By Noella Edwards
My path to a social work degree has in part been influenced by experiences of being, for several years of my life, an internally displaced person (IDP) in my country, India. An identity based political movement in my hometown, Darjeeling resulted in people of a particular political affiliation, including my family, being forced to flee out of our homes and from everything that was familiar.
Our homes were vandalised and destroyed, wrecking not only our physical possessions but also erasing generations of cherished memories. We were exposed to physical and emotional trauma, separated from extended family and social ties. Unlike refugees, who are protected by international law, IDPs are legally under the protection of their governments who often intend to cause them harm. The Internal Displacement Monitoring Centre (IDMC) estimates that there are at least 616,140 people internally displaced in India while it estimates the total worldwide displacement figure as of 2016 as 71,423,122 .
The Guiding Principles of Internal Displacement (GPID), defines an internally displaced person. The main difference between a refugee and an IDP is that a refugee is one who has crossed international borders and an IDP is one who has not. The GPID, while placing the primary responsibility for providing humanitarian assistance on national authorities, also recognises support from international organisations. However, according to Rao (2013), India regards assistance from international actors as unwelcome. At the same time, Rao says that there is a marked lack of formal protection systems for IDPs in India. A report by KumKum Dasgupta on 11 August, 2016 in the Guardian also highlights the need for India to provide adequate assistance to IDPs and to legislate laws consistent with GPID.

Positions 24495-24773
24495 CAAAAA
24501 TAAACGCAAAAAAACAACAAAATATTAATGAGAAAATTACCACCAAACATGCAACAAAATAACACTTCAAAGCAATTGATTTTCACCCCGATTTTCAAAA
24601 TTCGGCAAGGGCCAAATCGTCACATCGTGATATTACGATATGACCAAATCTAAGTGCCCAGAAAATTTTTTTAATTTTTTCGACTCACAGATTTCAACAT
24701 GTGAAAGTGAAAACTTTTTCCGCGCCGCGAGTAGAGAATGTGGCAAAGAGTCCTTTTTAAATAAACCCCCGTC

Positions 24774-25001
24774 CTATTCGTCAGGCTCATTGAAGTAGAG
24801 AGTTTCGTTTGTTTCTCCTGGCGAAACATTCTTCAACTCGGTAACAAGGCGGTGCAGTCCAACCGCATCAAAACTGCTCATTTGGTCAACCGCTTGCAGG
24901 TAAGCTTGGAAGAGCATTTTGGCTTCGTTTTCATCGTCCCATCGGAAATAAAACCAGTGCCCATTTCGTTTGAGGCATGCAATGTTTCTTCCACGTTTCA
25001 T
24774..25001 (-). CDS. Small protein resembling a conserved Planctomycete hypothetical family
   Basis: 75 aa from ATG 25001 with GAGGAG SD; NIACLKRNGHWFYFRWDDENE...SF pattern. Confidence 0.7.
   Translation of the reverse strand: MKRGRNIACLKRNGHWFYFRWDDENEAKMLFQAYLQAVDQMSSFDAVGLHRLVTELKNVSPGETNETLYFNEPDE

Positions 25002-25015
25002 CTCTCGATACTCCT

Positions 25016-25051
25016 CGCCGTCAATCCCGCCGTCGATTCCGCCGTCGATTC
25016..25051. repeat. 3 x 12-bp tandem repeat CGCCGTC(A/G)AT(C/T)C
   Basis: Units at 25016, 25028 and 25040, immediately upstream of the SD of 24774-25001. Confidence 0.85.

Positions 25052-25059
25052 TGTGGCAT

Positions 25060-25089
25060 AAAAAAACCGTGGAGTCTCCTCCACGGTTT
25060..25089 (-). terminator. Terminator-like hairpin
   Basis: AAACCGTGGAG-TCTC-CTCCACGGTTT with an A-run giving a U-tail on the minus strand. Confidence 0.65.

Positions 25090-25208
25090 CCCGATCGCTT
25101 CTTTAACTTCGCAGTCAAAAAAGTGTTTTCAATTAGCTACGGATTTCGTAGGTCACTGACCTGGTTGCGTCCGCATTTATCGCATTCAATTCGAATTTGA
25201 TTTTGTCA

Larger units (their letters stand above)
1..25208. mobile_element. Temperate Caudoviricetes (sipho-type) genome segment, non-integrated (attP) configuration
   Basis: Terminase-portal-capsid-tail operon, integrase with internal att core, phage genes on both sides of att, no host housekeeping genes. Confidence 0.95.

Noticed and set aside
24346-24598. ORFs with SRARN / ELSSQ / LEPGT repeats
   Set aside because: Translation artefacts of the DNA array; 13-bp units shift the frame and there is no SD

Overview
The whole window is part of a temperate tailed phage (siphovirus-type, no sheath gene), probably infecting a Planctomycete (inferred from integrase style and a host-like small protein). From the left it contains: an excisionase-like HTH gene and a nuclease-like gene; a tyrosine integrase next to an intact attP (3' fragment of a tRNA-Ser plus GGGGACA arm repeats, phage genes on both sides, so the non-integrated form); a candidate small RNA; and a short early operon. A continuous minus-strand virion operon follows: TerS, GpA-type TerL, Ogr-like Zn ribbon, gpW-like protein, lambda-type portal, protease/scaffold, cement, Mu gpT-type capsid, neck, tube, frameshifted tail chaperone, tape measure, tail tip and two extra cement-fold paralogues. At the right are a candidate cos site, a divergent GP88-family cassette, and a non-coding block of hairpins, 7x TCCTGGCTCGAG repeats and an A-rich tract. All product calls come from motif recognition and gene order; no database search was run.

The International Federation of Social Workers’ (IFSW) policy statement on IDPs calls upon social workers to be sensitive to the conditions of the displaced person’s vulnerability and to aim at sustainability, autonomy, and community empowerment based on services that are collective. Since the Holocaust, according to Levine (2001), social workers have a long record of assisting in the psychosocial change of displaced populations. The traumatic experiences of victims, according to her, are suffered by them in silence. The challenge, she says is to first find these often unseen vulnerable people and then to serve them.
Social workers are trained and equipped with tools to make interventions to alleviate the suffering of IDPs, such as a framework suggested by Levine (2001) based on culturally sensitive, systems perspective, strengths-based, empowerment and advocacy tools to prevent a conspiracy of silence. Occupational therapy and solution-focused models were found to be most appropriate (Stickley & Stickley, 2010).
The primary hurdle to working with IDPs is sovereignty. The UNHCR finds that sovereignty is a justification for resisting or obstructing international aid efforts where often governments categorize internally displaced persons as ‘migrants’ or ‘terrorists’ to avoid responsibility for them. Amra Levnjak from Lund University, Sweden confirms this in a study that investigates the work of international non-governmental organisations (INGO) working with IDPs in Columbia, and finds that one of the primary difficulties was strained relationship with the government. Such attitudes of government create further hurdles such as funding and safety concerns for workers.
Despite the myriad difficulties faced by social workers working for IDPs, considering the international concerns at increasing numbers of IPDs around the world, it is a field of practice which would provide challenging opportunities for social workers to be creative and bring about social justice and change.
Levine, J. (2001). Working with victims of persecution: Lessons from Holocaust survivors. Social Work, 46, 350-360.
Rao, T. (2013). Protecting internally displaced persons in India. Retrieved from http://www.e-ir.info/2013/07/15/protecting-internally-displaced-persons-in-india/
Stickley, A. & Stickley, T. (2010). A holistic model for rehabilitation and recovery of internally displaced people in war-torn Uganda. British Journal of Occupational Therapy, 73(7), 335-338.